Sidewalk chalk has never been so popular. Kids everywhere are writing and sharing chalk-written words of encouragement. Neighbors are checking up on elderly neighbors using a color-coded paper system in the window. A school district in upstate New York did a car parade through the community to share good vibes. People all over the world are participating in window bear hunts. Ask your children what they could do to beautify their community. There’s no better time to plant love and be the change we wish to see in the world.


As much as this is a time to embrace technology, it is also time to enjoy each other’s company. To take a break from your screens and talk with each other. Put away the cell phones at night while watching TV with the family. Play board games. Do story time. Let’s digitally unplug and take advantage of this rare opportunity to connect with each other.


This is a time to be grateful – not hateful. Practice gratitude and ask questions that push your children to reflect on the day and their actions. Make it a habit to discuss highs and lows of the day.

  • What could you do differently to make tomorrow an even better day?
  • How did you use your time to the best of your ability?

Creating a platform for routine discussion and reflection lets kids share how they feel, and allows them to grow. Reflection is key to becoming a stronger, more adaptive, and involved person. I’m sure you’ll be surprised at the depth of reflection your kids share. Feel free to jump in and reflect with them, too!

We can find solace in knowing we are all weathering this storm together

While teachers, parents, and learners alike are all eager for school campuses to re-open, this time is also an opportunity for parents to reevaluate and reprioritize their children’s learning experiences.

Hopefully, you’ve found some tips and tricks above to keep them motivated. Be sure to check out social media and continue to share ideas on what’s working for your learners. In doing so, we all remain strong, healthy, and, just as importantly, sane.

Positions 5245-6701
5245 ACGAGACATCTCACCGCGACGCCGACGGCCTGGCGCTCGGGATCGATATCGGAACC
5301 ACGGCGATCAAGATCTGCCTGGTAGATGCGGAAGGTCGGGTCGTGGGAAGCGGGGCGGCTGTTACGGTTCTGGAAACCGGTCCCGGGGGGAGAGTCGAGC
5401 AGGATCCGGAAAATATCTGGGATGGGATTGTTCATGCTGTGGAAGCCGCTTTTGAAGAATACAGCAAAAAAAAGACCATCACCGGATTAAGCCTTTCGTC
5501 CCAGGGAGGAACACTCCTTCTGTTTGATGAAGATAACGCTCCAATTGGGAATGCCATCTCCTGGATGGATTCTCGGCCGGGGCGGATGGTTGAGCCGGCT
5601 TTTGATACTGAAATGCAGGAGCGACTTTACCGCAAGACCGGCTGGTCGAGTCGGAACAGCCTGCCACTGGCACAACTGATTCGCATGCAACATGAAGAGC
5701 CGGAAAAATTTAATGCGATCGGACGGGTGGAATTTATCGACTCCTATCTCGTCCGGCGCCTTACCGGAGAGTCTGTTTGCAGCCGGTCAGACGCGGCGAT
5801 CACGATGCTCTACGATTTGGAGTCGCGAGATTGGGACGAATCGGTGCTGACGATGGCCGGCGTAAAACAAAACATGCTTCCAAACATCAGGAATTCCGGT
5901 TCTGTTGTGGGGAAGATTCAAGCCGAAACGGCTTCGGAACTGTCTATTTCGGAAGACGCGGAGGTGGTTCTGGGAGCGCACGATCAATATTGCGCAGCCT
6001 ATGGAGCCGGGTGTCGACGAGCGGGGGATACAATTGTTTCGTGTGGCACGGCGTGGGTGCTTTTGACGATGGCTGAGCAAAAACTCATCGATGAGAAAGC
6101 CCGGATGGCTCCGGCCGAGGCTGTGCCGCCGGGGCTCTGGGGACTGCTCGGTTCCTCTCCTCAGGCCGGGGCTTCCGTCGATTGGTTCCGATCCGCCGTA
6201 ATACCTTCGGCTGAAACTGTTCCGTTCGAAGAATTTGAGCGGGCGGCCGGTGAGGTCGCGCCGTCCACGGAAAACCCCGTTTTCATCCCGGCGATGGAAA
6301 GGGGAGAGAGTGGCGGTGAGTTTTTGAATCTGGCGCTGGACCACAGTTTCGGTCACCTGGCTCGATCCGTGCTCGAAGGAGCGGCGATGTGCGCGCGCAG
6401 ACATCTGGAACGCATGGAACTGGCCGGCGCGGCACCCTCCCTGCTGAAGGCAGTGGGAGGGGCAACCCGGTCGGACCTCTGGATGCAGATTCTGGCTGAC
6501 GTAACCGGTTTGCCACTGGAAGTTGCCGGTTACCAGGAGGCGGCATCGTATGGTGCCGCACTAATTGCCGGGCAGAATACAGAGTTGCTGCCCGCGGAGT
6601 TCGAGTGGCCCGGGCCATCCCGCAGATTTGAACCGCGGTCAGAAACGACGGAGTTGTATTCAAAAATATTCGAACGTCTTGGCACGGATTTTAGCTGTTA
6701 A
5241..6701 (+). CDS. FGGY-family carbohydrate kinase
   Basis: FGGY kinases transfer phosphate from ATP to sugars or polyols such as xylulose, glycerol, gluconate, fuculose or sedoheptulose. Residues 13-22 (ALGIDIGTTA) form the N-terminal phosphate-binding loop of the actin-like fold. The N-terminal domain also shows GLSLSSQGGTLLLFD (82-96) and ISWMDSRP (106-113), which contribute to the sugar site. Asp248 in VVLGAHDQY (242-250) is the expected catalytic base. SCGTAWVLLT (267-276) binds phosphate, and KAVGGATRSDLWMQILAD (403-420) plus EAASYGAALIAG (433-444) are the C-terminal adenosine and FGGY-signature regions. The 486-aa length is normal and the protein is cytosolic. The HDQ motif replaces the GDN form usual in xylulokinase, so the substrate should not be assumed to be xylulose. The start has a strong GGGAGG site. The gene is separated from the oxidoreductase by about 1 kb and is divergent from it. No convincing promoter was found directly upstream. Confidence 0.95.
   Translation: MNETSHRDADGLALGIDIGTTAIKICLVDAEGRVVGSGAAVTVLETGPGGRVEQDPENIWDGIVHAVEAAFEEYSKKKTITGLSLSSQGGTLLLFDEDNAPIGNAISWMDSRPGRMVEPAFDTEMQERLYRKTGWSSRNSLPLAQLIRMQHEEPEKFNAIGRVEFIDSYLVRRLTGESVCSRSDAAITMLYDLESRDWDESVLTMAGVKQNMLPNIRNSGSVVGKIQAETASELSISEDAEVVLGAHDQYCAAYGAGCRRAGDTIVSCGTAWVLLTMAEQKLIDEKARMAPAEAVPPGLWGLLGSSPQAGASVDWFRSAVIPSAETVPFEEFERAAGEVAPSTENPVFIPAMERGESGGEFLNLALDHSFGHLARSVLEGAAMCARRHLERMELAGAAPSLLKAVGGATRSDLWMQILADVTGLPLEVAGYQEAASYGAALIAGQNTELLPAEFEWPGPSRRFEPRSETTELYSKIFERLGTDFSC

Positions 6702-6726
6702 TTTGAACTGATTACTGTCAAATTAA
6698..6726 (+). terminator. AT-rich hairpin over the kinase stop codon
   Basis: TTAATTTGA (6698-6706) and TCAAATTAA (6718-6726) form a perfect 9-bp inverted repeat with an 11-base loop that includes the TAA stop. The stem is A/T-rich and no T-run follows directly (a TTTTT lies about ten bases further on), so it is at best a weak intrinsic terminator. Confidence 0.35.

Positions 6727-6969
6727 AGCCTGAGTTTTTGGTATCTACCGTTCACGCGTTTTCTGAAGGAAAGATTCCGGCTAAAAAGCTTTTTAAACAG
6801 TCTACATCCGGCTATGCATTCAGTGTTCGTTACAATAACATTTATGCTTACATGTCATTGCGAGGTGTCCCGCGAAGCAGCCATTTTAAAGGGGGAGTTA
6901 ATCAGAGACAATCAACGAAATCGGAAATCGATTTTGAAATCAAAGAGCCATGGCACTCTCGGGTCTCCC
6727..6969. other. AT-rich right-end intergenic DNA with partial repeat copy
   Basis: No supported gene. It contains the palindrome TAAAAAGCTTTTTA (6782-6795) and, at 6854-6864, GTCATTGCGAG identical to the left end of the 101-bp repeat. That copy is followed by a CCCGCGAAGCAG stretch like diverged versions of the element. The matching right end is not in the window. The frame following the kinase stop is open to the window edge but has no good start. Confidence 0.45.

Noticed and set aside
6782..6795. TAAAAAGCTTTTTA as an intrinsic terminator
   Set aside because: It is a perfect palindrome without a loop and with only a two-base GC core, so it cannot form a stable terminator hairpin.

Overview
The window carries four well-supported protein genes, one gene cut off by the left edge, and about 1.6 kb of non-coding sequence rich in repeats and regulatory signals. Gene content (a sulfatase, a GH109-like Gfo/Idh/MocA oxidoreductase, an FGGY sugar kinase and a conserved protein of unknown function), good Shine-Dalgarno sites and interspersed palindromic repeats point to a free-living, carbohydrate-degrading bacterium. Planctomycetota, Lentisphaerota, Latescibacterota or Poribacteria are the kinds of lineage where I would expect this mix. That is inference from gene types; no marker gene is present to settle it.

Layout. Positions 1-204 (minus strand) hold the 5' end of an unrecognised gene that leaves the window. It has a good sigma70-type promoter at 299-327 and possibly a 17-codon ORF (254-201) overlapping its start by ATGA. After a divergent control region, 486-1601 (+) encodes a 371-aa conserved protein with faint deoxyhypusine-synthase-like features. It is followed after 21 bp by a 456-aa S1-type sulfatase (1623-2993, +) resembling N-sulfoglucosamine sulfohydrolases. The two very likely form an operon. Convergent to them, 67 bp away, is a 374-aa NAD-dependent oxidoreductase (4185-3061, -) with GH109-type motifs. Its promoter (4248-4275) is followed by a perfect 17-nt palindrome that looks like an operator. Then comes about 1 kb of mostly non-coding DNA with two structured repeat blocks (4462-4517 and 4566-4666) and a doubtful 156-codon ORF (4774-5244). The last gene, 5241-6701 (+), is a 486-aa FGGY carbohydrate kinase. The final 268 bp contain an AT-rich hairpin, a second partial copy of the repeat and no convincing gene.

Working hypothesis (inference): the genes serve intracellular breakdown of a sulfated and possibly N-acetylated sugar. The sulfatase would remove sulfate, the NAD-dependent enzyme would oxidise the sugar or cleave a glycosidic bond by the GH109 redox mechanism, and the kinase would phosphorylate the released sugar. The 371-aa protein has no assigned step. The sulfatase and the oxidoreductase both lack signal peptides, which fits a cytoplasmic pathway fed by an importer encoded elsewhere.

Katelyn ForcucciKatelyn M. Forcucci, MEd, EdS., blogs on and privately consults. She spent ten years teaching high school English and has taught 7–12 graders in Cambridge, intensive, honors, and regular English classes, as well as creative writing and Regents Prep. Katelyn started her teaching career in Upstate New York, where she received her tenure. She taught 9 Honors, Cambridge, and 12th grade college prep English in Florida. She has taught in affluent, rural, and urban settings. She earned a bachelor’s degree in education from the State University of New York at Fredonia, a master’s in gifted education and differentiated instruction from Canisius University in Buffalo, New York, and an educational specialist degree in educational leadership and administration from National Louis University. She is currently pursuing her educational doctorate in curriculum and instruction at the American College of Education. Katelyn has served on the Superintendent’s Steering Committee and has been the Cambridge Coordinator, English Department Chair, Class Advisor, Testing Coordinator, Acting Administrator, and Yearbook Advisor. She also served as an education specialist on the Innovations Team for Charter Schools USA.

The American Consortium for Equity in Education, publisher of the "Equity & Access" journal, celebrates and connects the educators, associations, community partners and industry leaders who are working to solve problems and create a more equitable environment for historically underserved pre K-12 students throughout the United States.